But still, despite my feelings on stigma, I feel the shame. This is not something I will ever discuss, even with those closest to me. It feels like a dirty aspect of my life that I wish I could change, and this post feels like a confession.

I hope that one day I will be able to accept myself, and my experiences. I hope that I will learn to stop the self stigma. I hope that one day society will be able to talk about the issue that is killing so many people.

19 thoughts on “The Place I Chose To Die

  1. “People who decide that the best option for them is suicide are generally very unwell and urgently need help.”

    I totally agree. When I attempted suicide it wasn’t a cry for help. I was desperate and couldn’t face anymore pain.

    Depression warps your thinking to the point where you truly believe suicide is the only way.

    Liked by 2 people

  2. Great post! Good for you for being able to talk about this subject. You’re right, the stigma and ignorance towards suicide most likely prevents many people from seeking help. On top of that you don’t want to feel like more of a burden than you already do.

    I’m glad you didn’t go through with it and I’m glad you talked about the voices and hallucinations that followed you during that time. It gives a very real glimpse into just how intense the urge to kill yourself can get.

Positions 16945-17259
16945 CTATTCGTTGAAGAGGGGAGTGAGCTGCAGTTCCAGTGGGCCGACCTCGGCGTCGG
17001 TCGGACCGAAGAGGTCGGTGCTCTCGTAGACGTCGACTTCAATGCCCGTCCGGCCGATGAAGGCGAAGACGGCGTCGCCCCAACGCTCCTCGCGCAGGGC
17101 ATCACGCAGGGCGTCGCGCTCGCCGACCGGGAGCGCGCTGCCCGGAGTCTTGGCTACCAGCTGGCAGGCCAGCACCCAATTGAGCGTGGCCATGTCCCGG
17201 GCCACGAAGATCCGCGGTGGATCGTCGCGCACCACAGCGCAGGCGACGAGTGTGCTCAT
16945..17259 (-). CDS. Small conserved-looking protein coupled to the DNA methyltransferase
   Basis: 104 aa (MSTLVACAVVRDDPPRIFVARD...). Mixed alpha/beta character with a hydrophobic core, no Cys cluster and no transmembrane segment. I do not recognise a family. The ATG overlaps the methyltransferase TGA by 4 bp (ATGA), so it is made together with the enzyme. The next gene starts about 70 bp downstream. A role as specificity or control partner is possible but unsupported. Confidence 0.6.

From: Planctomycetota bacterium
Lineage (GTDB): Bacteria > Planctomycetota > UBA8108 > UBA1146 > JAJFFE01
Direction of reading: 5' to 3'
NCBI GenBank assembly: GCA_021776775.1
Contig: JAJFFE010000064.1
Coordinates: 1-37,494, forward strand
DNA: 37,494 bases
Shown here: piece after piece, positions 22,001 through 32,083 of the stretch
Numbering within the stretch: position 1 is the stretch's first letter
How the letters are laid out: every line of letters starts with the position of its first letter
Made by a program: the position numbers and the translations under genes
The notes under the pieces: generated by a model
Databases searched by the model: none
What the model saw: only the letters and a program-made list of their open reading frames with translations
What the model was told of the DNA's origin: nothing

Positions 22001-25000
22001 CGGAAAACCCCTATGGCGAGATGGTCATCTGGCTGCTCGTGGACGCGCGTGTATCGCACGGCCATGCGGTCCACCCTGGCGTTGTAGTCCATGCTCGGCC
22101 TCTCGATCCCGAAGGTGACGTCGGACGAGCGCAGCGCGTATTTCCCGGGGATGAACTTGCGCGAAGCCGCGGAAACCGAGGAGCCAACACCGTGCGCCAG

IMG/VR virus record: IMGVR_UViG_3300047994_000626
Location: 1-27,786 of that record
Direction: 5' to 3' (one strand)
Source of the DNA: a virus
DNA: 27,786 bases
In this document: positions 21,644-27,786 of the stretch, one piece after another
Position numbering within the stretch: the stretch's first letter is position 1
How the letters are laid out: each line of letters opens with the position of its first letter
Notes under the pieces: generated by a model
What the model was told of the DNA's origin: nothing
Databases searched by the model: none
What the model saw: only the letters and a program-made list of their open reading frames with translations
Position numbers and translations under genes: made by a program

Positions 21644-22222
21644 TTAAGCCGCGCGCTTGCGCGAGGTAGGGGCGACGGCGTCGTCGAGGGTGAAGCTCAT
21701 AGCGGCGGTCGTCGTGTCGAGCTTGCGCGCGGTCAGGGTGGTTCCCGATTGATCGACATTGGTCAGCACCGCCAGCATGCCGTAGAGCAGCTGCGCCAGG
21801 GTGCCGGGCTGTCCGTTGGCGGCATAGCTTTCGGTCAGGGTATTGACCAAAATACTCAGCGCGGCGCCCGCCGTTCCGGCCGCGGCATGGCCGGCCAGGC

You are certainly not alone in this matter and I’m really glad you brought it to light. I know at one point before I started taking medication I would think constantly about jumping off the overpass I walked over on my way to work. I wouldn’t hear voices necessarily but there would be thoughts like “It would be so easy. You won’t have to suffer anymore. I would stare down at the ground below me wondering what the chances were of hitting a car on the way down.

    It’s messed up but when you’re feeling that desperate it doesn’t seem messed up it almost seems logical.

    Thanks again for posting and being brave enough to share your experience.There is a good chance you have helped more people than you know 🙂

    Liked by 2 people

    • Thank you! I have been wanting to talk about this subject for a long time, but always wussed out for one reason or another. I can totally relate to the way your mind tries to convince you that suicide is the best option, and you’re right – it feels like the best, most logical thing to do. Thank you for reading this and for your insightful comment. Wishing you all the best!

      Liked by 1 person